Driver Keeps Adding to Legacy

Back in 1999, an unknown rookie by the name of Donald Driver scored his first career touchdown against Carolina. On Sunday, Driver broke James Lofton's franchise record for receiving yards with a 10-yarder vs. Panthers.

Donald Driver might not be the best receiver in Green Bay Packers history — that would be Pro Football Hall of Famer Don Hutson — but he might be the best member of the hands team.

For the second consecutive week, Driver helped the Packers hold onto victory by flashing the athletic ability, hands and guts that have made him the team's career leader in receptions and receiving yards.

Driver chiseled his name into the top spot of the Packers' record book on Sunday at Carolina when he hauled in a 10-yard catch during the third quarter. With that, Driver has 9,666 career receiving yards — breaking a tie with Pro Football Hall of Famer James Lofton that he forged last week against New Orleans.

"I'm just happy that it's all said and done, it's over," Driver said. "I can relax and not worry about breaking any other records."

He's broken plenty of team records during a remarkable career. There are his nine consecutive seasons — and counting? — of 50-plus receptions. He caught at least one pass in 133 consecutive games from the end of 2001 to midseason last year. He's got seven seasons of 1,000 yards and had six consecutive seasons of 1,000 yards, a streak that ended last season.

Incredibly, he ranks 32nd in league history with 703 receptions. That puts him 47 away from Pro Football Hall of Famers Michael Irvin and Charlie Joiner, who are in 29th place. If he finishes this season with 70 catches — maybe a long shot — he'd move into the top 25.

Not bad for a player who was drafted more than 200 spots later than two of the other Packers greats — Lofton and Sterling Sharpe — in the seventh round in 1999. He played at Alcorn State in Lorman, Miss., and was one of 13 receivers in camp during summer 1999. He was given lucky jersey No. 13 as he fought to stand out from a crowd that included well-known commodities like Derrick Mayes, Robert Brooks and Corey Bradford along with never-knowns like Dee Miller, Jahine Arnold and Zola Davis.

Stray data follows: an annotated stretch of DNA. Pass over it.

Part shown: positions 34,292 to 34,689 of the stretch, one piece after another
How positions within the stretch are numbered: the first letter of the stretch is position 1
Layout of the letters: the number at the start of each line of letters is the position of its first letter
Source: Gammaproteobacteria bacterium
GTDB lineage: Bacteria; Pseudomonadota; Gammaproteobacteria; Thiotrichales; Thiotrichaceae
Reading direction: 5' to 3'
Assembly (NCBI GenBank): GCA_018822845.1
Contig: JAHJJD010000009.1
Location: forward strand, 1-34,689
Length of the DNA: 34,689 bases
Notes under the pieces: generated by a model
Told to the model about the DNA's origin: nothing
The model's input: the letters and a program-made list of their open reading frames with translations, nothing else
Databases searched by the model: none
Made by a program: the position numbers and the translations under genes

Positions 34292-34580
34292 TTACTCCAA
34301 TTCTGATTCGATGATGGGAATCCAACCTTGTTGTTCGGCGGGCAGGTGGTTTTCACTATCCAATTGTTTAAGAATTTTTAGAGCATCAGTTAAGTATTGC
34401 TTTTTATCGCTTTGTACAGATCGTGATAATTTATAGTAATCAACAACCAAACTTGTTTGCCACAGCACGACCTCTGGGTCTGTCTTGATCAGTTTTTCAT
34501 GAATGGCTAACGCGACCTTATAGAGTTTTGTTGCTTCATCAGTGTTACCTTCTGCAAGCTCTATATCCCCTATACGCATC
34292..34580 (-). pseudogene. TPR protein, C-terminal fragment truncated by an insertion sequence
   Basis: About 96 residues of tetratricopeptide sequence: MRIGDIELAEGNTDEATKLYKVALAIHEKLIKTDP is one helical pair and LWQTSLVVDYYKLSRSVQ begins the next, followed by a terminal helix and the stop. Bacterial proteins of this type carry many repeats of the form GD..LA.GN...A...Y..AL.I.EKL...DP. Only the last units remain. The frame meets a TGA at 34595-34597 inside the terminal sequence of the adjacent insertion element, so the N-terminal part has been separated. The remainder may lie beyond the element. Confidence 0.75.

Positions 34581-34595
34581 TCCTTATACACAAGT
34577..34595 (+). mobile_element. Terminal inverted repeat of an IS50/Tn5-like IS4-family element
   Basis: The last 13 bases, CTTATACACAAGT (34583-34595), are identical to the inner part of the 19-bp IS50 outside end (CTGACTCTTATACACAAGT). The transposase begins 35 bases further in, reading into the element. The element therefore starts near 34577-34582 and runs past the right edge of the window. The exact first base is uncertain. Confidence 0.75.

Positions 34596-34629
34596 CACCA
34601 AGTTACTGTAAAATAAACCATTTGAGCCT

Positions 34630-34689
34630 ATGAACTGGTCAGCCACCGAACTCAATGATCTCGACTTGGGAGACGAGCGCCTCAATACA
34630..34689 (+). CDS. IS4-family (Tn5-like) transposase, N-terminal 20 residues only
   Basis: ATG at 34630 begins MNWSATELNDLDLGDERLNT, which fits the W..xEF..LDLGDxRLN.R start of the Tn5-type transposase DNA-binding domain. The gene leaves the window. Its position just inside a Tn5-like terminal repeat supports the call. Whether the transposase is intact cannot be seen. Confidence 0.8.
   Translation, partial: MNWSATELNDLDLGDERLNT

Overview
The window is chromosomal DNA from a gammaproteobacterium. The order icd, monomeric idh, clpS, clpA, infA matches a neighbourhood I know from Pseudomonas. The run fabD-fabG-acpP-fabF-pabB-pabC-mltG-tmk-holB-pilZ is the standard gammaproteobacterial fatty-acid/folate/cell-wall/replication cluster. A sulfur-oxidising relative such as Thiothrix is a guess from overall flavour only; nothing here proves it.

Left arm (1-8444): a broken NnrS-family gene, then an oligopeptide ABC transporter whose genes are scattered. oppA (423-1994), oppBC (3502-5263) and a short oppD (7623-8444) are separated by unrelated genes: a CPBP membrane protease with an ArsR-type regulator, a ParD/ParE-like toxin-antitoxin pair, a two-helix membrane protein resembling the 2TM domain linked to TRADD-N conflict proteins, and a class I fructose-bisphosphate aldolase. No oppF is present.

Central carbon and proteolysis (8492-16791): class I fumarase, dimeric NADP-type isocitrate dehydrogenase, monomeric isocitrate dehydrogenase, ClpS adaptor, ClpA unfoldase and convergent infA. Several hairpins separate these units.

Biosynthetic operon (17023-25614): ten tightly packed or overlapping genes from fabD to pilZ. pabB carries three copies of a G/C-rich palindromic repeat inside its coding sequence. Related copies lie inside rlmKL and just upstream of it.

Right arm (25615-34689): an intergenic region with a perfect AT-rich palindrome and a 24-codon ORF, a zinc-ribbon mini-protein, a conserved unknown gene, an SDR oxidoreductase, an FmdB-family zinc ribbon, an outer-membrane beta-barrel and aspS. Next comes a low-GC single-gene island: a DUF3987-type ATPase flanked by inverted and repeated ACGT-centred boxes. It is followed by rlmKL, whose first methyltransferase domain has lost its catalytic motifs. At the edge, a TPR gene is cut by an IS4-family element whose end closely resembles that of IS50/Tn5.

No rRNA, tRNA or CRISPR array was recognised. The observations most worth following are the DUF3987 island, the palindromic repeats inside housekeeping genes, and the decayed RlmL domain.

Driver wraps up the game.
Jeremy Brevard/US Presswire
As W. Keith Roerdink wrote in the Cover Story of the new Packer Report Magazine, there was no guarantee of a roster spot for Driver behind starters Antonio Freeman and Bill Schroeder. But considering he overcame a childhood where he had no guarantee of a roof over his head or food on the table, and had to resort to selling drugs and stealing cars to help his family get by, this would be easy by comparison. Driver had turned his life around long ago, with the help of his grandmother, Betty Lofton (no relation to James — though, certainly, ironic), but where he came from, what he went through and how he arrived in the NFL defined everything about how his career has unfolded.

Driver's career started quietly, with three catches as a rookie and 37 in his first three seasons. Maybe it'll end quietly, too. Officially, only one pass was thrown his way — though Driver thought he'd broken Lofton's record a couple plays earlier but the play was nullified by a holding call. Still, there he was, showing that the guy who had qualified for the Olympic Trials in the high jump in 1996 still has some spring in his legs by rising above the crowd to corral an onside kick with 37 seconds remaining.

"(Special teams coordinator Shawn Slocum) told me before that play, ‘Donald, go get it, because I know they're going to kick it to you.' I told him, ‘They made a mistake once again. If they kick it where it bounces up, I'm going to get it.' I think they're going to start keeping it on the ground now."

Driver, whose first career touchdown came against these Panthers in 1999, turned 36 just before the Super Bowl. He has the ring and the records. He's also got the fire. The fire of a seventh-round pick that just won't go out.

"You know," Driver said, "I talked to the team before we went out today, and I told them, ‘We are the champs, and it's only going to take three things to make sure that we overcome any obstacles we face, and that's motivation, dedication and team work.' And I think today was a proven fact, that we had to have all three phases to win the game."

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Bill Huber is publisher of Packer Report magazine and and has written for Packer Report since 1997. E-mail him at, or leave him a question in Packer Report's subscribers-only Packers Pro Club forum. Find Bill on Twitter at and Facebook under Bill Huber.

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